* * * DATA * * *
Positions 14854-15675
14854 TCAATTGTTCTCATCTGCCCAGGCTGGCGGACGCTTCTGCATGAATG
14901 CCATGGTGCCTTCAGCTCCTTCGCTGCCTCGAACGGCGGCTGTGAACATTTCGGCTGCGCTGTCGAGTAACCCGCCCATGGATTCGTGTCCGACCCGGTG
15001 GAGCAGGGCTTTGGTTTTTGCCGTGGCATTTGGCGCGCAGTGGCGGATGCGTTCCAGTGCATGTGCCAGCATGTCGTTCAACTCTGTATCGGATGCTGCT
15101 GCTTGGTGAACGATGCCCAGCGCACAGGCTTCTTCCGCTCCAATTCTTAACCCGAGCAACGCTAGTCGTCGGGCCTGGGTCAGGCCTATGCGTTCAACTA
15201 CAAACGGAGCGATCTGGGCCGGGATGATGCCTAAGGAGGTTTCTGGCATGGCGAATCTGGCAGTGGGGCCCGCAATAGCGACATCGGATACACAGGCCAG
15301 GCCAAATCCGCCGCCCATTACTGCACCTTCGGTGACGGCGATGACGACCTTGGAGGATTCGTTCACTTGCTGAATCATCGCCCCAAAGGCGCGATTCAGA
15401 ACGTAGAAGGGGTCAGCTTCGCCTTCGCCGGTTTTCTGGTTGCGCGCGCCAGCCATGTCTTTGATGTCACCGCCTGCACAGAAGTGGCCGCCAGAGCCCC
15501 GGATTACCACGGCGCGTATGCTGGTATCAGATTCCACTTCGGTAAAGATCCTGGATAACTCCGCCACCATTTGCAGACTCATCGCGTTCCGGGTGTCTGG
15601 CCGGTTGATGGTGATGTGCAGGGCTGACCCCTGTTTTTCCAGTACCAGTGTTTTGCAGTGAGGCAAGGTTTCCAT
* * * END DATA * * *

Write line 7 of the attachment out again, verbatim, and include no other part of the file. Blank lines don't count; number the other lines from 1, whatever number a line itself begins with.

15301 GCCAAATCCGCCGCCCATTACTGCACCTTCGGTGACGGCGATGACGACCTTGGAGGATTCGTTCACTTGCTGAATCATCGCCCCAAAGGCGCGATTCAGA